On this day in 1759, a son was born to William Burness and his wife Agnes in Alloway, South Ayrshire, Scotland.
A farmer and self-educated man, William taught his children reading, writing, math, geography and history — well enough that his eldest son, Robert, was able to be tutored in Latin, French and advanced mathematics for three years by a man named John Murdock.
In 1786 Robert Burness published a book of poetry, called “Poems, Chiefly in the Scottish Dialect”, and signed his name as “Robert Burns”.
The book was an immediate success, and young Robbie Burns — later considered “The National Bard of Scotland” — went on to pen a great many songs, poems and prose until his untimely death at the age of 37.
He had his faults — Robbie Burns was an inveterate skirt-chaser (fourteen+ children by six+ different ladies), whisky-swiller, general all-around rake (he only married one of his lovers, and their twins were two years old before the banns were read), and rabble-rouser — but the man was a gifted poet whose works were easily quoted by Everyman and have withstood the test of Time.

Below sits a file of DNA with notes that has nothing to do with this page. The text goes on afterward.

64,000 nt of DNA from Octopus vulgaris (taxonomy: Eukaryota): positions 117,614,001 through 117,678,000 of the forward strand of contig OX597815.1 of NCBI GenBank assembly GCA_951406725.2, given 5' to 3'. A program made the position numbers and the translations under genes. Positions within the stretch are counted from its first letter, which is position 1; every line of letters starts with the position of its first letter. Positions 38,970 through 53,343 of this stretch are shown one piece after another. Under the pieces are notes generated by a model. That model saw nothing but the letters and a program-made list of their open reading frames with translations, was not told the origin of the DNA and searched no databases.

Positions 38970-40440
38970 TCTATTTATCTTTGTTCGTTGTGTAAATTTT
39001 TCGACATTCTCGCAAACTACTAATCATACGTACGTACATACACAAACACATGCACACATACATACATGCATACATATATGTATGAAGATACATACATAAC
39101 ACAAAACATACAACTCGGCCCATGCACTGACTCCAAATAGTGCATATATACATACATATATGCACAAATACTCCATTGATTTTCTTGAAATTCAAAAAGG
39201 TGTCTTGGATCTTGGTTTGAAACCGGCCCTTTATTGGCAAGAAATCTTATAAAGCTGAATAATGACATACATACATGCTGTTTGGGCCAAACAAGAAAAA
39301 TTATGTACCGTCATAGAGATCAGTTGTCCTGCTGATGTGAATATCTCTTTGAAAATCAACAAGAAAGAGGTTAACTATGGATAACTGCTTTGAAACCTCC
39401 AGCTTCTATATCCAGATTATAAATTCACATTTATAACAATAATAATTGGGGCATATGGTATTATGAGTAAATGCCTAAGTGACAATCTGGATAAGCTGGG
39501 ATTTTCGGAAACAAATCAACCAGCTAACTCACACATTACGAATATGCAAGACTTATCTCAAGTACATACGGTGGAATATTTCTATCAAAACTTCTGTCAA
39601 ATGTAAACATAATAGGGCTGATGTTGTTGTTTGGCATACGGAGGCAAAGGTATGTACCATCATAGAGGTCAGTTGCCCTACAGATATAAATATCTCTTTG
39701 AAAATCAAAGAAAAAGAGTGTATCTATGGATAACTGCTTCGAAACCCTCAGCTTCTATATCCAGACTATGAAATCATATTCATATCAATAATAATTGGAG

In the years after Rabbie passed on, his friends gathered on the date of his death to celebrate his life and works; and each year since then — excepting only that the date has changed from the day of his death to the day of his birth — people have continued to celebrate.
Burns Night has become the second National Day in Scotland and is more widely observed than the official National Day in that country. Moreover, in the 250 years since, the tradition of Burns Night has been spread around the world by the Scots and their descendants.
Some hae meat and canna eat,
And some wad eat that want it,
But we hae meat and we can eat,
Sae the Lord be thankit.
Happy Burns Night, everyone.